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World Gift for Francis, handmade shawl tells story of Iraq's Christians

09:23  05 march  2021
09:23  05 march  2021 Source:   afp.com

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Pulling golden thread with her frail fingers, elderly Christian Karjiya Baqtar has embroidered a precious prayer shawl to gift the most cherished visitor to her Iraqi hometown -- Pope Francis.

a man holding a gun: Karjiya Baqtar has worked with other Christians in northern Iraq's Qaraqosh for two months on a stole to be presented to Pope Francis on his visit to the town © Zaid AL-OBEIDI Karjiya Baqtar has worked with other Christians in northern Iraq's Qaraqosh for two months on a stole to be presented to Pope Francis on his visit to the town a man sitting on a bed: Iraqi priest Ammar Yaqo designed the stole, which is entirely locally produced -- from the fabric to the Syriac prayers hand-stitched along its edges in gold thread © Zaid AL-OBEIDI Iraqi priest Ammar Yaqo designed the stole, which is entirely locally produced -- from the fabric to the Syriac prayers hand-stitched along its edges in gold thread

Francis will visit the northern town of Qaraqosh, ravaged in 2014 by the Islamic State jihadist group, on the third day of his history-making trip to Iraq.

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Baqtar, a petite woman with veiny hands and wisps of hair gently brushed back from her face, has worked with other Christians in Qaraqosh for two months on the stole vestment.

The two-metre (6.5-foot) stole is entirely locally produced -- from the checkered red and black fabric to the Syriac prayers hand-stitched along its edges in glimmering gold.

It was designed by Ammar Yaqo, the priest at the Al-Tahera Church in Qaraqosh.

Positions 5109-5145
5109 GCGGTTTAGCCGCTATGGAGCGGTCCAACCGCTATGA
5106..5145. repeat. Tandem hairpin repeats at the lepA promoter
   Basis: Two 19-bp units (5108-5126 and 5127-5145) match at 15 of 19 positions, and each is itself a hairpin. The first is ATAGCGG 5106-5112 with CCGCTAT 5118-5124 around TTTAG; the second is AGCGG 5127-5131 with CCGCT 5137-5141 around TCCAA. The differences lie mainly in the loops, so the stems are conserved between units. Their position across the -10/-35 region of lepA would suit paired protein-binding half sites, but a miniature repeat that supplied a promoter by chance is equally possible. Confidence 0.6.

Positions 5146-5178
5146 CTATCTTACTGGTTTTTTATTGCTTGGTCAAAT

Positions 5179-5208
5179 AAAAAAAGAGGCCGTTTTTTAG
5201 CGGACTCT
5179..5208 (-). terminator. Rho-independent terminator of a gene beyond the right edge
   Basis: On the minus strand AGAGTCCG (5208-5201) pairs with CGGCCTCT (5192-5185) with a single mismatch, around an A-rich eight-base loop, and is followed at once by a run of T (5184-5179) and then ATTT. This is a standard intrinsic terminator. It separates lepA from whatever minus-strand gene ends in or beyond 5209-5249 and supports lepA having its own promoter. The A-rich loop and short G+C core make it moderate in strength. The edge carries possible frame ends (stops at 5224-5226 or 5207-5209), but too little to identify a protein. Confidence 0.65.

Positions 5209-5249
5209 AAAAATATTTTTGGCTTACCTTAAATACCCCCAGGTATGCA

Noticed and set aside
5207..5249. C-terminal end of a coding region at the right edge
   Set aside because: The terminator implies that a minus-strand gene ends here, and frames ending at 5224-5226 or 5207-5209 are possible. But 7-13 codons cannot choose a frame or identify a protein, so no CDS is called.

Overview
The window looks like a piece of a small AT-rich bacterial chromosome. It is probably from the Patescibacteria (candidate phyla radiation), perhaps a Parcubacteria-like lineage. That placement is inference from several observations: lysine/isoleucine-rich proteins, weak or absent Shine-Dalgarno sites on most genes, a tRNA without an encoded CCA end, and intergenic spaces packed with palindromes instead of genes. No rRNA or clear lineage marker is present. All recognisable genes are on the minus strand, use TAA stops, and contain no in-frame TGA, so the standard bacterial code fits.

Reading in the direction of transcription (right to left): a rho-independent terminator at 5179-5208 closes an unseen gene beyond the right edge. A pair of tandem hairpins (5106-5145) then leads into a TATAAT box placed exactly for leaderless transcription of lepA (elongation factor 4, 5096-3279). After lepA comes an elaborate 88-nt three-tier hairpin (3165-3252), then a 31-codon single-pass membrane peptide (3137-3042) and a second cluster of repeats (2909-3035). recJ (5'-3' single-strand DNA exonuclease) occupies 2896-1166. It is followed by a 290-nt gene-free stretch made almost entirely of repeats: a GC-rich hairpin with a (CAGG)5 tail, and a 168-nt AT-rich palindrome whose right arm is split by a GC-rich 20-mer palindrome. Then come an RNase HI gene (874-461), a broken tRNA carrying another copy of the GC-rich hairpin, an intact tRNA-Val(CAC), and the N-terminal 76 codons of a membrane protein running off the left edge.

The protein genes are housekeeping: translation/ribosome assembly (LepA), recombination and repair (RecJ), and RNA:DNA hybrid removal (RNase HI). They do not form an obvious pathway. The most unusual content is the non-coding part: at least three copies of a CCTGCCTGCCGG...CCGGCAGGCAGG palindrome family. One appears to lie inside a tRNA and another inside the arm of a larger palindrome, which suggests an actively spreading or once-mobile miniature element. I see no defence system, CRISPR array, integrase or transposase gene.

"Khaya Baqtar wove the fabric, while Karjiya and Miss Adhraa Daaboul embroidered it," Yaqo told AFP proudly.

The "Our Father" and "Hail Mary" prayers are carefully stitched on either side in Syriac, a dialect of the language spoken by Jesus Christ and still used in Qaraqosh.

"This is the first time this kind of stole has been produced in Qaraqosh, and it represents the heritage of this town," said Yaqo.

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Also known as Bakhdida and Hamdaniya, Qaraqosh has a long pre-Christian history and is also one of Iraq's oldest Christian towns.

It was largely destroyed in 2014 when the Islamic State group swept through the surrounding province of Nineveh, but its residents have trickled back since 2017 and slowly worked at rebuilding their hometown.


Video: 'I come as a pilgrim,' pope tells people of Iraq (NBC News)

The security situation remains tense, with state-sponsored armed groups deployed in large numbers in nearby plains.

- 'Everything is local' -

The prayer stole features Christian emblems, including grapes used for wine -- which for Catholics represents the blood of Jesus -- and wheat for bread, or his body.

There are Iraqi emblems, including date fronds, for which the country is well-known, and even symbols of Qaraqosh.

"It features three crosses, which were designed to look like the crosses atop the Al-Tahera Church in the town, which was smashed by IS," Yaqo said.

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Christians in Qaraqosh have rehabilitated the church but opted to leave the cross as it is, as a memento of the jihadist onslaught they survived.

"The fabric, the embroidery, everything about this stole is local," Yaqo added.

"It was made specifically for the Pope and will be presented to him during the mass."

It's not the only handmade garment the Pope will be gifted on this trip.

Kurdish Muslim designer Shanaz Jamal has stitched an ornate cross, inlaid with semi-precious turquoise and emerald stones, onto a burgundy fabric.

In 2019, Jamal sewed interfaith symbols onto a white ecclesiastical cloak using 3,000 beads, including the same bright stones.

The 40-year-old artist told AFP at the time that she hoped her artwork would be offered to Pope Francis as a "symbol of peace and harmony in the world".

Just a few months later, President Barham Saleh formally invited the pontiff to visit Iraq, saying it could help heal the country's scars after years of "strife."

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Pope's Iraq Trip Must Highlight Precarious Situation of Assyrian Christians | Opinion .
Rather than highlight the plight of Assyrians and other Christian groups in the Middle East, Pope Francis' visit may end up worsening their situation. If this ongoing ethnic cleansing of Assyrians and other minorities from Iraq continues under a veneer of respectability, this will ultimately lead to their complete erasure from their ancestral homeland, as was the case with the Jews of Iraq.Bradley Martin is the executive director for the Near East Center for Strategic Studies.The views expressed in this article are the writer's own.

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